Cavallucci are traditional cookies from Vienna with a chewy texture and flavor of anise. These cookies are typically roundish in shape and are fairly large sized. Traditionally, Cavallucci cookies are given as presents or gifts on special occasions.
History of Cavallucci Cookie
Cavallucci was traditionally made by the peasant class of Italy and Vienna. In the 16th century, these cookies were eaten by the postal workers of the time that used cavalli or horses to deliver the mail. Over time, the cavalli or postal workers shared the recipe with the local stable hands resulting in the dish being eaten by the stable hands quite regularly. A gentrified version of the cookie is now very popular in the city as gifts for special occasions.
Cavallucci Recipe: Ingredients Used and Preparation Overview
These cookies are made by mixing flour with baking powder or sodium bicarbonate. Sweeteners are added in the form of sugar and honey. A syrup is made with sugar and honey. Once the syrup reaches a one-thread thickness, it is allowed to cool and the dough is prepared. Anise powder is the predominant flavoring that is used but added candied flavoring is usually present in the form of almonds, candied citron peel, cinnamon, nutmeg, and a pinch of coriander powder. The dough is dusted with a thick coating of flour which makes the cookie look white during serving. The cookies also have to be rested before they can be served and this also makes them chewy.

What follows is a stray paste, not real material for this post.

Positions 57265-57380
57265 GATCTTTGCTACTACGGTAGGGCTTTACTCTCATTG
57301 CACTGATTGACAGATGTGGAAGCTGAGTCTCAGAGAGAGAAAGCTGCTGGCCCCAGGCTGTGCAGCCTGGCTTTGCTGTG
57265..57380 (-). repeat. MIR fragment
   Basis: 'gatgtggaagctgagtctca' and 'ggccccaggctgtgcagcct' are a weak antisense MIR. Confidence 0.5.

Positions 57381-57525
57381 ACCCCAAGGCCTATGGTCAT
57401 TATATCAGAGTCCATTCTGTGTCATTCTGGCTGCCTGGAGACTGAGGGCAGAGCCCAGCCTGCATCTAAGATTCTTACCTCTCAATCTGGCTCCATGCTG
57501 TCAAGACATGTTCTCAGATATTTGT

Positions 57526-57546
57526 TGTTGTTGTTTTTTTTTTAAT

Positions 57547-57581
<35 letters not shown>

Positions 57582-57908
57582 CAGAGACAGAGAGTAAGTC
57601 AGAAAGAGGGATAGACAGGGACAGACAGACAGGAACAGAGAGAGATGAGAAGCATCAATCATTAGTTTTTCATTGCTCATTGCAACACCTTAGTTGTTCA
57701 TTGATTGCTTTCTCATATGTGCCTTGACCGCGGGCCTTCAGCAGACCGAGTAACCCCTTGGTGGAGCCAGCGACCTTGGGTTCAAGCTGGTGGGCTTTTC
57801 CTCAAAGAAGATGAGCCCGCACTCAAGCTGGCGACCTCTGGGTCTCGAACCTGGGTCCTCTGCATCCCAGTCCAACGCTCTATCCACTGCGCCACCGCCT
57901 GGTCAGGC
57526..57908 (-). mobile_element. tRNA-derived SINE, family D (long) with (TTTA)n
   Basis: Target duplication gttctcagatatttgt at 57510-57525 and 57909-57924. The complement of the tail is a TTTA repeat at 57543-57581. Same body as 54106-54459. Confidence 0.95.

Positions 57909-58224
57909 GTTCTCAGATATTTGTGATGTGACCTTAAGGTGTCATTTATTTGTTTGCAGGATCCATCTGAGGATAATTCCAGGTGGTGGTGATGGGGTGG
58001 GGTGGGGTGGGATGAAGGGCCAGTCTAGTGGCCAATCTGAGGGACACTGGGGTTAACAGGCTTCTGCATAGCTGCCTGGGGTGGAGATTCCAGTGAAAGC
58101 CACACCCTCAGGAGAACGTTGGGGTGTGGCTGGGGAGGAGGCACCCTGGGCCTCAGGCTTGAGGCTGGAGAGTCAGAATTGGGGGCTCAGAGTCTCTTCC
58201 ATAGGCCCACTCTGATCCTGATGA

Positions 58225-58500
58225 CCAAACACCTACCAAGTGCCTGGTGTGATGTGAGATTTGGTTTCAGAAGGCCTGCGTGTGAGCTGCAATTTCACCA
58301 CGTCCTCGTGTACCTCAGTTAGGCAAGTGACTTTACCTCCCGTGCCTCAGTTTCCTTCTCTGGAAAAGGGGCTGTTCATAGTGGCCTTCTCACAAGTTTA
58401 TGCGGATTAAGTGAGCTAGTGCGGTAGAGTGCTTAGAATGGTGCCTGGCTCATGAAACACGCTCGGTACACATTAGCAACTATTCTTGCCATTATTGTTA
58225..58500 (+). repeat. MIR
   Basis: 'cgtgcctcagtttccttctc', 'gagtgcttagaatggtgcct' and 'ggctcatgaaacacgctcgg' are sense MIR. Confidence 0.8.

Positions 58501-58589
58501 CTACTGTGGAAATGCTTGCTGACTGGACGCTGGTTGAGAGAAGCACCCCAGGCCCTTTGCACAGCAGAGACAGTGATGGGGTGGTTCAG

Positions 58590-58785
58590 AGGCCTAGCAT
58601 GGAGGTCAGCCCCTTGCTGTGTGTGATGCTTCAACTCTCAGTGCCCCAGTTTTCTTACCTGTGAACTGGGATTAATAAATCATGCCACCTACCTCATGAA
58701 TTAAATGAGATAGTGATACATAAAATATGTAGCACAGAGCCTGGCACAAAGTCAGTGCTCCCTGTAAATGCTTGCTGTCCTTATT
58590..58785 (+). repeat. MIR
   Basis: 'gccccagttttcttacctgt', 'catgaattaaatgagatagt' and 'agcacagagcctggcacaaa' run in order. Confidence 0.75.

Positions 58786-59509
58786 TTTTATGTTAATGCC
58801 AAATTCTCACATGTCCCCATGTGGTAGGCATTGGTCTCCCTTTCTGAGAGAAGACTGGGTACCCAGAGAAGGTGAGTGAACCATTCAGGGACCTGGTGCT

Serving and Eating Viennese Cavallucci
These special cookies are served at festive occasions as a gift or as presents for relatives. In some families in Vienna, it is a tradition to serve these cookies at Christmas. Now the cookie is sold commercially in bakeries and is also served as a tea biscuit or with a sweet red wine.
Health and Nutrition Facts of Viennese Cavallucci Cookie
A single serving of this cookie contains 54 calories. The total fat content is about 2g, the sodium content is 58mg, the carbohydrate content is 8g and the protein content is about 1 g.
Cavallucci in Italian means Little Horses.